The equipment is simple and straightforward to use, says Ms Gillespie, who adds that she is far from a ‘techie’ person herself.

Depending on their circumstances, patients have the equipment for four to six months, during which time they learn what is ‘normal’ for them, and what they can do to monitor and manage their condition. ‘Sometimes patients are not keen – they’ll say things like “I don’t do figures”. But then they’ll get curious and become interested.’

The clinical hub team follow up with phone calls to reassure patients as they begin using the equipment and make sure they are happy and know what they are doing.

Sometimes patients will buy their own monitoring equipment at the end of their four or six months, because they like the level of control it gives them, says Ms Gillespie.

Prevention is key

As someone who entered practice nursing because she cared about public health, Ms Gillespie finds this relatively new role a very good fit.

‘It’s all about prevention,’ she explains. ‘As a practice nurse I had lots of experience of patients at high risk. Practice nurses do their best, but we know that patients actually forget a lot of what you tell them – in hospital, they forget 70% and in the GP surgery it’s 50%. But the good thing is that in their own homes that doesn’t seem to happen.’

For NHS managers too – whether in CCGs or trusts – telehealth initiatives like this are good news. An evaluation of the programme, covering 1,801 patients and published at an event at the King’s Fund early last year, found a 22% reduction in hospital admissions for patients with above-average risk, and 90% of patients reported feeling more in control of their condition.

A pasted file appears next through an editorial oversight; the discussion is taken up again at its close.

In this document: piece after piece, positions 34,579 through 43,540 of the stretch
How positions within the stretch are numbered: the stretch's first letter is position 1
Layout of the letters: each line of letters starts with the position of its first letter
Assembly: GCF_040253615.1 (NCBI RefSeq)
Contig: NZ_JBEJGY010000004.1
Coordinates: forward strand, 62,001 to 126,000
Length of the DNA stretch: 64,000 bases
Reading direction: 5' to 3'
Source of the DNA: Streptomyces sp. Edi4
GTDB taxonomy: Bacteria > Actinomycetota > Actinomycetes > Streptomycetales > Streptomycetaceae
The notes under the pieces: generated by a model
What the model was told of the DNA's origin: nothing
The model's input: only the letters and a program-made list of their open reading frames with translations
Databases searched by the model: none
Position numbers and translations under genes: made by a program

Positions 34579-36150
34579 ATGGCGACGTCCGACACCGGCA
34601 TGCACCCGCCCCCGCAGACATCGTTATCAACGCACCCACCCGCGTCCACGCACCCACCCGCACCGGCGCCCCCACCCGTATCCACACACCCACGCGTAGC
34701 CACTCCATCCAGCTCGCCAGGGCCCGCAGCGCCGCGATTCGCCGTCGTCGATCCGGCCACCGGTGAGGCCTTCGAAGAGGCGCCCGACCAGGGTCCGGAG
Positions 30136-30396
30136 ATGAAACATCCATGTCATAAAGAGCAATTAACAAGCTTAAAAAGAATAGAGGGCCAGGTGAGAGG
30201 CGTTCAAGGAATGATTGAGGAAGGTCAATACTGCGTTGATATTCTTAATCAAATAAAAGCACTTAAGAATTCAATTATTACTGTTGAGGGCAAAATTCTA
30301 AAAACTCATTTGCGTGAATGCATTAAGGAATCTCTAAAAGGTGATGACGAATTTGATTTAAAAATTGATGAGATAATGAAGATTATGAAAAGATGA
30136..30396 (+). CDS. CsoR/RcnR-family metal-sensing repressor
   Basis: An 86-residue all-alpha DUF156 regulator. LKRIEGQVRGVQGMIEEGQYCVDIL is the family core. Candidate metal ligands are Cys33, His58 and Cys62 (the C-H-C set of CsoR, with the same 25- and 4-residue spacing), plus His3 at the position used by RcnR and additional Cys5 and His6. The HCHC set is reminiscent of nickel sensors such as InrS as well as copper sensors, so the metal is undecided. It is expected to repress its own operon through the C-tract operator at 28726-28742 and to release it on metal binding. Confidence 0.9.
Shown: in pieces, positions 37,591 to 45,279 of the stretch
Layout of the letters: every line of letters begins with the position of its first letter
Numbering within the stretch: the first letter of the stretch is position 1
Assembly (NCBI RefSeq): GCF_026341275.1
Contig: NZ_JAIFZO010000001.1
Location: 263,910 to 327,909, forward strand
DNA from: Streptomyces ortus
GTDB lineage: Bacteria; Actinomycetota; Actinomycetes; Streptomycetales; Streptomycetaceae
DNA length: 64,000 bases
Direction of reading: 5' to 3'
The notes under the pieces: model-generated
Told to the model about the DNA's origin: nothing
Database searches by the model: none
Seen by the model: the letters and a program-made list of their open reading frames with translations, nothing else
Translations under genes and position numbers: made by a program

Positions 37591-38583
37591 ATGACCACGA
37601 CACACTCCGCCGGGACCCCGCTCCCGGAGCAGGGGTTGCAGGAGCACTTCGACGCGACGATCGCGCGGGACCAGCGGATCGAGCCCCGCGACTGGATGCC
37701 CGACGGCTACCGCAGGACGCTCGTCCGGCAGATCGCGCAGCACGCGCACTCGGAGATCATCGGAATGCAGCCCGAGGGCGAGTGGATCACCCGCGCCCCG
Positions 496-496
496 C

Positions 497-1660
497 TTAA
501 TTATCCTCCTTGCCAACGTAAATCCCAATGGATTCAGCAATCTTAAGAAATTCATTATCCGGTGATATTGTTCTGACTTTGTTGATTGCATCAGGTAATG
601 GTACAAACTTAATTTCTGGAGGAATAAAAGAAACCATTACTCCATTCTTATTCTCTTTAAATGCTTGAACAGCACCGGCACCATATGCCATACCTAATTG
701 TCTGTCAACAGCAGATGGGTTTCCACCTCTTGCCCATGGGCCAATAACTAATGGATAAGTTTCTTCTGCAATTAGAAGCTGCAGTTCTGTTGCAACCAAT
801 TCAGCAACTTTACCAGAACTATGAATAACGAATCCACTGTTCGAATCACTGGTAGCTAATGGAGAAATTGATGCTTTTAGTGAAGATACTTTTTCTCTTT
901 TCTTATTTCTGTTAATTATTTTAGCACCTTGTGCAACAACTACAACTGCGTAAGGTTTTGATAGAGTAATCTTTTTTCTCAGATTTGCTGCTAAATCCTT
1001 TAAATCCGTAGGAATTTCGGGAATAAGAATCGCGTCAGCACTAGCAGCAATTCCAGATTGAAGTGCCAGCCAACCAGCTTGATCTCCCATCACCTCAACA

The initiative is attracting interest from other healthcare providers across the UK who want to replicate its success. ‘We’re becoming a bit of a go-to place,’ says Ms Gillespie.

Intense support

For the nurses working in the clinical hub – Ms Gillespie manages a team of 15, including administrative staff – it means learning a new set of communication skills, so that they can build relationships with patients over the phone, rather than just face-to-face. But there is continuity and a chance to get to know the patient and what’s important to them, because of the relatively intense support offered over this period.